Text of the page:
By By Marcia Layton Turner | Fall 2010 | Feature Articles

 

Brett Yockey, M.D.

Brett Yockey, M.D., moonlights at a rural hospital in addition to his residency rotations. Both the extra money and extra responsibility that moonlighting can provide can be beneficial to young physicians.

Two weekends a month, Brett Yockey, M.D., a third-year radiology resident at Indiana University in Indianapolis, gets in his car and drives two hours south to run the emergency room at a rural hospital.

Although he earns $4,000 a month as a resident, one 12-hour shift at the community hospital generates an additional $1,260—$105 per hour. And with a wife, two children, and $170,000 in student loans, that extra money isn’t just nice—it’s necessary.

Yockey isn’t the only doctor to tack additional shifts onto his already busy residency rotations. In fact, other residents from his program make the same two-hour trek to that hospital, although not all residents at Indiana University are permitted to moonlight.

Emergency residents, for example, are prohibited from performing any additional medical services outside their residency, which may be why the need for emergency room help existed in the first place at the community hospital.

Leon Aussprung, M.D., J.D., LLM, moonlighted during his residency at Thomas Jefferson University Hospital in Philadelphia and later as an attending physician while enrolled in law school. Aussprung often picked up extra shifts generally filled by residents. There simply weren’t enough residents to meet the hospital’s need for coverage, he explains, and his pediatric residency program permitted moonlighting. So he worked a few night shifts at Thomas Jefferson and other hospitals in the Christiana Care system.

To qualify for these additional shifts, Yockey and Aussprung had to hold a permanent license, which involves completing the first year of residency and passing a “Step 3” licensing exam. With that, Yockey was permitted to stand in for emergency room physicians on weekend shifts, and Aussprung often manned the neonatal intensive care unit (NICU).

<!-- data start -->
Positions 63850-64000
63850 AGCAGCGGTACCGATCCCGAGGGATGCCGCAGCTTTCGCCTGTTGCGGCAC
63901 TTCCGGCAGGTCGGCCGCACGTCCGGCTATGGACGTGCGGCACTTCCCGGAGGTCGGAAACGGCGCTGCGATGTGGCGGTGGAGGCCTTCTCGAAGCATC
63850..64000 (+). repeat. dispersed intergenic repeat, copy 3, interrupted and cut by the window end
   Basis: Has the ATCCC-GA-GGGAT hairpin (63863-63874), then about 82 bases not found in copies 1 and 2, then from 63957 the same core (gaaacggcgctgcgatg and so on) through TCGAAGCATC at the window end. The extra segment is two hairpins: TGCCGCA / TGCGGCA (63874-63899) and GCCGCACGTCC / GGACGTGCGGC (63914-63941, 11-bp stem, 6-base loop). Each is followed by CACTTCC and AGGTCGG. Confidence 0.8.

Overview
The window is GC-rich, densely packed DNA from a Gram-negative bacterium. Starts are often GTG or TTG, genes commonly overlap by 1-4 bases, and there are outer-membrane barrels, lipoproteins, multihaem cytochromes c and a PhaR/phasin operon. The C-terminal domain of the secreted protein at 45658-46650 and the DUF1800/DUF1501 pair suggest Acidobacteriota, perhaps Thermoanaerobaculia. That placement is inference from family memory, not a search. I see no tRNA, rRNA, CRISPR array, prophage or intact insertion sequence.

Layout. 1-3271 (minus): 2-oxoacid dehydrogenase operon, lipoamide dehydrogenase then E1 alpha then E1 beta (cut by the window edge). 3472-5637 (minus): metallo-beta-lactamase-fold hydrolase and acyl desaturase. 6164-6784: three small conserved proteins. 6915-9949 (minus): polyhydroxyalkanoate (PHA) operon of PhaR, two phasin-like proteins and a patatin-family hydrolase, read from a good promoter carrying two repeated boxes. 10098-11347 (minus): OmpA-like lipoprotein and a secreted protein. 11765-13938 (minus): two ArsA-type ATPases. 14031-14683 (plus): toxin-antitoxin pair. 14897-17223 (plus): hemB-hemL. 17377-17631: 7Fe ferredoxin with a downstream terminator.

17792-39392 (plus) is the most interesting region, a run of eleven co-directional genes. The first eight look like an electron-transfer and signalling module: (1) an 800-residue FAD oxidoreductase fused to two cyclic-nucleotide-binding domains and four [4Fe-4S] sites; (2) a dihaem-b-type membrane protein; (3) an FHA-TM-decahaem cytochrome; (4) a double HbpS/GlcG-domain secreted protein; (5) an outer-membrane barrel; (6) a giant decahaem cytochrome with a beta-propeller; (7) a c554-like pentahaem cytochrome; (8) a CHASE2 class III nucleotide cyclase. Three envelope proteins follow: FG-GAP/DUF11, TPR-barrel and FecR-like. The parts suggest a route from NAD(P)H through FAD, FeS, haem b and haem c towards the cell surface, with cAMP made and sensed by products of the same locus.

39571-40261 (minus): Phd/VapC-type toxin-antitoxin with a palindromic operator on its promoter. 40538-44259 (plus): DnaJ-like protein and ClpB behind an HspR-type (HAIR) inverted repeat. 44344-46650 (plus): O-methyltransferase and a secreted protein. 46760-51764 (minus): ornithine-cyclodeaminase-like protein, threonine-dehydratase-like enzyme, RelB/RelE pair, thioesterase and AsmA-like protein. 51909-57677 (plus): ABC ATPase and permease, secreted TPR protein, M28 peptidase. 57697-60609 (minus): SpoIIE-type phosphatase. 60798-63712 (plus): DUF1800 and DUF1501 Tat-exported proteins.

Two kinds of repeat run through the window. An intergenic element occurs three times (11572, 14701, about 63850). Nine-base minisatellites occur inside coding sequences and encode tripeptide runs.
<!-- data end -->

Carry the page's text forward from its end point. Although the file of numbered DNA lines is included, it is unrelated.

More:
Not all moonlighting opportunities require a permanent license, however. As a second-year family practice resident at Boston University (BU), Michael Noonan, D.O., discovered he was eligible to moonlight at the residency facility where he was based as long as he was already doing rotations there. To work anywhere outside BU’s hospital system, however, he needed an unrestricted, or permanent, license.

Finding work
So Noonan began exploring moonlighting opportunities to make some extra cash, and discovered fairly quickly that he could pick up extra shifts in admissions at his hospital. From the middle of his second year of residency to the end of his third year, he admitted patients to the hospital and assisted in morning rounds.

He would work 12- to 14-hour shifts, generally 7 a.m. to 7 p.m. on Saturdays and Sundays, one to three times a month. In exchange, he earned $75 per hour, or about $2,700 for those three shifts, which, he points out, “was about what I  was making after taxes as a resident.” That additional cash “can be a huge differential for a person in residency,” he says.

Aussprung also started his search for moonlighting work internally and had no trouble finding it. His residency director routinely alerted the residents in his program to moonlighting opportunities—shifts that needed filling within the hospital—and he pursued it. He could make about $1,000 working a 24-hour weekend shift, and frequently did.

Yockey contacted headhunters in the Indianapolis area to find his moonlighting gig, who inquired about openings he might be qualified to fill. Most hospitals wanted a board-certified physician, he reports, which he wasn’t. But one headhunter had a hospital willing to accept a doctor without those credentials. He got the job.